I guess my question would be, if he shows up 3 years after disappearing and asking for project approval, SM conference and EBOR, do you approve it?

If your unit has been keeping him on the rolls for 3 years, then I would say yes. 

A scout unit doesn't have to keep registering an inactive scout any more that a sports team has to keep an inactive player on the team roster. If a scout isn't active, the unit can drop him. There is no rule against a unit dropping an inactive scout.

But if a unit chooses to keep an inactive scout registered with the unit, I think they need to treat him like an active scout. It would be unfair to treat a currently registered scout any other way.

 

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8 hours ago, krikkitbot said:

I guess my question would be, if he shows up 3 years after disappearing and asking for project approval, SM conference and EBOR, do you approve it?

I am not focused so much on the passage of time or his lapse in activity. Rather, I am focused on his minimum level effort. I could support his effort more if he had more effort to support.

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16 hours ago, krikkitbot said:

Ok, so how is this scenario? 

1- Be active in your troop[2] for at least six months as a Life Scout.

4- While a Life Scout, serve actively in your troop[2] for six months in one or more of the following positions of responsibility:

  • Boy Scout troop. Patrol leader, assistant senior patrol leader, senior patrol leader, troop guide, Order of the Arrow troop representative, den chief, scribe, librarian, historian, quartermaster, junior assistant Scoutmaster, chaplain aide, instructor, webmaster, or outdoor ethics guide.[3]

 

Scout fast tracks to Life by 13 1/2. Becomes the librarian with minimal responsibilities. at 14 he stops showing up. He is asked to come back and is not interested. At 17.9 he shows up with a stack of blue cards signed by actual MB counselors. He asks to present an Eagle Project to the board and finish his Eagle rank.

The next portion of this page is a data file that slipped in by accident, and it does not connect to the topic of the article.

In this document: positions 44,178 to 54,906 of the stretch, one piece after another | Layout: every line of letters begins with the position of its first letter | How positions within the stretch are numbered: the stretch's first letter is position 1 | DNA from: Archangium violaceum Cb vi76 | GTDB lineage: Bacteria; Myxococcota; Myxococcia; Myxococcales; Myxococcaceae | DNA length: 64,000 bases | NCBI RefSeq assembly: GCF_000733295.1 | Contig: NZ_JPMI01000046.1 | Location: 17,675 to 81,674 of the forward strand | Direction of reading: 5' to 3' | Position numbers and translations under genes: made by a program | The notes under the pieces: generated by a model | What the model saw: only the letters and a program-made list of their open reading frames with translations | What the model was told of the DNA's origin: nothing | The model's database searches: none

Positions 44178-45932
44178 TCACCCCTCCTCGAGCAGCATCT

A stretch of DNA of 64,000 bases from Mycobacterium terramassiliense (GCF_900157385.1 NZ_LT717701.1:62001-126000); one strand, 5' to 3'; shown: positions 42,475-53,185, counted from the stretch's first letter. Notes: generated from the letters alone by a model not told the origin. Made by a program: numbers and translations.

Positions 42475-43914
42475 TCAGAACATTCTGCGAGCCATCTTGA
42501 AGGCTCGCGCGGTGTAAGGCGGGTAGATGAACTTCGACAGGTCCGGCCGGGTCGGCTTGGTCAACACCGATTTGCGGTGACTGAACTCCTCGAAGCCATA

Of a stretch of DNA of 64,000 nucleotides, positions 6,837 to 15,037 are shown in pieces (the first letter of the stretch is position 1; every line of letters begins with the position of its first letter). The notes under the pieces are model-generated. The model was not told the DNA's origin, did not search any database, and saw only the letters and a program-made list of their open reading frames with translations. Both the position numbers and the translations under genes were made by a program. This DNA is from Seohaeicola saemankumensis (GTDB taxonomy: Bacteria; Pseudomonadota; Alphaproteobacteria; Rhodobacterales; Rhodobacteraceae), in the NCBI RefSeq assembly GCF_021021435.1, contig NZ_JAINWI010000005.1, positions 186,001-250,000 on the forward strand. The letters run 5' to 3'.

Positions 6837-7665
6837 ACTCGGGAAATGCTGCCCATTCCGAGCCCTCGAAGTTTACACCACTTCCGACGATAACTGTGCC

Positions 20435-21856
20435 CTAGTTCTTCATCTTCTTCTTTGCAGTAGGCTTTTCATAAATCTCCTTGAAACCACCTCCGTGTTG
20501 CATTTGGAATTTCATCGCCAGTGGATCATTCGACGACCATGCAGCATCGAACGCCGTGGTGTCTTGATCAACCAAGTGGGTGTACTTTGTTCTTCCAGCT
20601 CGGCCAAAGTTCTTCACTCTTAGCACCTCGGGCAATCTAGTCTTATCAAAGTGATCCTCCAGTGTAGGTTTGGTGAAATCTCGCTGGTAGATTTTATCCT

He was active 6 months as a Life Scout. He served for 6 months in a position of leadership. Is he an Eagle scout?

.....AND, personally I don't see a hole lot of difference between this Eagle and the one that earned his Eagle at 14 and then dropped scouts.

Both are Eagles....just as is the scout that earned his at 14 and continued to be active

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Posted (edited)
19 hours ago, fred johnson said:

 I'd suggest to him to chase accomplishments that mean something to him.  If this one doesn't, then he will be wasting his time and energy to earn something that is an empty accomplishment.  

Are you guys trying to tell me that you have never taken a college course, attended a professional seminar, or done boy scout leadership training/YPT just to fulfill a requirement?

I've done lots of that stuff.  I have wasted thousands of hours of my time and spent many thousands of dollars of my money on things that meant nothing to me. As a matter of fact, I have another one coming up this summer. Paper chasing is a normal part of college and professional life. It is an absolute requirement for being a scouter. We all do it.